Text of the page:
Mead

Lemuel Green Mead (1830-1878)
Lemuel Green Mead (1830-1878)

[Biography, photograph, provided by Charles S. Rice, Huntsville, AL]
Lemuel Green Mead was a native of Paint Rock, in western Jackson County, Alabama. His family, who came from Virginia, were prominent locally. His uncle, Lemuel Mead of Huntsville, was a signer of the Alabama Constitution of 1819. Lemuel G. Mead was a Paint Rock lawyer when the war began. He was also master of the Paint Rock Masonic Lodge.

In September 1861, Mead raised the "Paint Rock Rifles" which became Company C, 26th (later 50th) Alabama Infantry Regiment. He led his men into combat at Shiloh in April 1862 but resigned his commission on 1 July 1862, after North Alabama had been invaded by Union forces. Mead was soon commissioned a captain of partisan rangers and authorized to operate behind the enemy lines in North Alabama and Tennessee. On 18 January 1864, Mead was authorized to increase his command to a battalion. His operations were so successful that on 1 March 1865, Mead was authorized to reorganize his men into a regiment of three battalions. Mead's friend, Gen'l John Brown Gordon, pushed for Mead's temporary promotion to the rank of brigadier general. However, the war ended before the promotion could take place.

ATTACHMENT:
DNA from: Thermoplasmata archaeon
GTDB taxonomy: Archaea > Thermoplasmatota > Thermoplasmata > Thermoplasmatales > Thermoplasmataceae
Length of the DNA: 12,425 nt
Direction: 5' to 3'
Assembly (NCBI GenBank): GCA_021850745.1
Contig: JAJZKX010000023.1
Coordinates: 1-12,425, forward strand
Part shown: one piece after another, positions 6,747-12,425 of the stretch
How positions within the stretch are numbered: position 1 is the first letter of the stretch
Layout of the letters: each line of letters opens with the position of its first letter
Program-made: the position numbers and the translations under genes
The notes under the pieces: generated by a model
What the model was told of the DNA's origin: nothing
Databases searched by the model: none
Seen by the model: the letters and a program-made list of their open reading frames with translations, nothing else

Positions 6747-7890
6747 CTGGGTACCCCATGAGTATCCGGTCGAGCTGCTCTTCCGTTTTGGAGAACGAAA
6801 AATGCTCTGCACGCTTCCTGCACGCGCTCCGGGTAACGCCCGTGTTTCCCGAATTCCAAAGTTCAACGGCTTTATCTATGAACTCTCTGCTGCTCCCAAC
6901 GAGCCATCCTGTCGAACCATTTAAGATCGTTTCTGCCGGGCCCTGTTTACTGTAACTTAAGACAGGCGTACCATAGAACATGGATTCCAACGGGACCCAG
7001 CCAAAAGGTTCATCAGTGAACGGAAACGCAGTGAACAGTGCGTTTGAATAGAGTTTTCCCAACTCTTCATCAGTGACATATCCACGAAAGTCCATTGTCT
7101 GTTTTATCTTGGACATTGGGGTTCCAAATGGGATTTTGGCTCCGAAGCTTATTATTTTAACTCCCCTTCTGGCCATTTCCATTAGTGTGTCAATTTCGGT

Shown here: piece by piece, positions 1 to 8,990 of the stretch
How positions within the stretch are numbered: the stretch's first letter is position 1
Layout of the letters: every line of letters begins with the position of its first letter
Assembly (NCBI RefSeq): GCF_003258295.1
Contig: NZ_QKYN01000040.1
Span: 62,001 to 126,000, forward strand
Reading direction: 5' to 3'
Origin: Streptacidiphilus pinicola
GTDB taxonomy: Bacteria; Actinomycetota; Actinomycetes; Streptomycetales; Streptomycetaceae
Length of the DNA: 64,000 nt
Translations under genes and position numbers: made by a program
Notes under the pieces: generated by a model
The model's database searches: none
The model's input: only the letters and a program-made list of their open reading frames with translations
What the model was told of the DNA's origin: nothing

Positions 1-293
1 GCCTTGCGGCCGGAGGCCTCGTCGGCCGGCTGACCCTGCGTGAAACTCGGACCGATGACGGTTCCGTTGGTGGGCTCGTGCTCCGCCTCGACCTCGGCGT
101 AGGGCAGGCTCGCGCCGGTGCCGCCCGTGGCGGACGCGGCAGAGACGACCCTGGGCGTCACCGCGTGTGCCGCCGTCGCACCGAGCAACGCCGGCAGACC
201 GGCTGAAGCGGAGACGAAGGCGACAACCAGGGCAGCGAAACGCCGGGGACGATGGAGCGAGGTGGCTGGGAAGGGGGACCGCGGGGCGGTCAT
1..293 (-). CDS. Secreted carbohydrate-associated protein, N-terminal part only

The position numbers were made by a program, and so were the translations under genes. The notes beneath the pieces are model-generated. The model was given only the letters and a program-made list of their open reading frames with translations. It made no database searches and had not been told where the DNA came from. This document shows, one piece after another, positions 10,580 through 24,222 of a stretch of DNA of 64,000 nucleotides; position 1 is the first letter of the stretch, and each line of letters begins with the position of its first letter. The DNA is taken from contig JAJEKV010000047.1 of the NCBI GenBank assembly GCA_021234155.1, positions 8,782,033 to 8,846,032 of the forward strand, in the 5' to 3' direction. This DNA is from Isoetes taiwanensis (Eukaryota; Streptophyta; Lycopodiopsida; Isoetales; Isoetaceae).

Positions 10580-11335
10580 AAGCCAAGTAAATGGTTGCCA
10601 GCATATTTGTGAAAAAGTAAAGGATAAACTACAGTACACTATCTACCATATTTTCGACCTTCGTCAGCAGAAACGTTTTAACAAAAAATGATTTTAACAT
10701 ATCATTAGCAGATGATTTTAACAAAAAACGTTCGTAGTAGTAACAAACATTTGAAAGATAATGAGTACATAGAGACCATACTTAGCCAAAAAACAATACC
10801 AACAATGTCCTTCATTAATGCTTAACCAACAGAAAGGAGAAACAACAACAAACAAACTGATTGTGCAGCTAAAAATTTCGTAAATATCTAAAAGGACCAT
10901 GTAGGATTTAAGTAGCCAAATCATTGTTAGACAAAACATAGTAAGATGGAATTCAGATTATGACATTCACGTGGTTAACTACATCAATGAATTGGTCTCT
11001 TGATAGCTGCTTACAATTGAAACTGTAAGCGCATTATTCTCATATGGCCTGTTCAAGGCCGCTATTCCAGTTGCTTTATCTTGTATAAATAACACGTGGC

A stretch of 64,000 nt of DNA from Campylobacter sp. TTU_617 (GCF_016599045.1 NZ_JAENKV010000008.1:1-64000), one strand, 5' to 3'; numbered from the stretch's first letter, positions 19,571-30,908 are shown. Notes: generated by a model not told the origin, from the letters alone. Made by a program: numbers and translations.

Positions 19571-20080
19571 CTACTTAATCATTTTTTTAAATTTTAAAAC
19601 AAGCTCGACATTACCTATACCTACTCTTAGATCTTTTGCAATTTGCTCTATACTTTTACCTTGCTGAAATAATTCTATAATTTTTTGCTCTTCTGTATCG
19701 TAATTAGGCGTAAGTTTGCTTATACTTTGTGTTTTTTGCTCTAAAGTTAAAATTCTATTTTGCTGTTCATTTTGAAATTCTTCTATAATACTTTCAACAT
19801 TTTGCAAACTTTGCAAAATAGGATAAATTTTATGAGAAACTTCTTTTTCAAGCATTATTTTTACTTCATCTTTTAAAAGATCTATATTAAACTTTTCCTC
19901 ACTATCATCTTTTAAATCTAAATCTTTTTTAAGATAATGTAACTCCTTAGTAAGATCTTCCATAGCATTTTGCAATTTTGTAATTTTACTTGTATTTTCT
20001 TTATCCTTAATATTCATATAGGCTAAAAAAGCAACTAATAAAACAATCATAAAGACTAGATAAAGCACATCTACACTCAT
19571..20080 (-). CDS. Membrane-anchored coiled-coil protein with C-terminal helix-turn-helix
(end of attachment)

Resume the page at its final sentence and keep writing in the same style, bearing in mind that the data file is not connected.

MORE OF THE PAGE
In May 1865, Colonel Mead refused demands for his surrender, replying that he "saw no military necessity to do so." Mead was accordingly declared an outlaw by Union Gen'l George Thomas. Mead swam his horse across the Tennessee River and held out for a short time longer on Brindley Mountain, in Marshall County. He finally took the oath of allegiance in September, 1865, at Montgomery.

After the war, Mead moved his law practice to Scottsboro, Alabama, where he prospered. He was active in Democratic politics, becoming an elector for Samuel Tilden in the "stolen election" of 1876.

Colonel Mead was killed in the town of Gurley, Alabama, in 1878 while walking with Captain Frank B. Gurley, late of the 4th Alabama Cavalry. The killer approached Mead and shot him once with a shotgun. As Mead lay on the ground, the killer then emptied the other barrel into him. The cause of the shooting was a dispute over sharecropping, allegedly involving just one bale of cotton. The killer fled to Texas, but years later was located and returned for trial. The gunman was found not guilty, since the defense attorney (no less than Leroy Pope Walker, former Confederate Secretary of War) argued self-defense, since Col. Mead had been carrying a pistol at the time! (Walker is also famous for winning an acquittal on robbery charges in Huntsville for Missouri outlaw, Frank James.)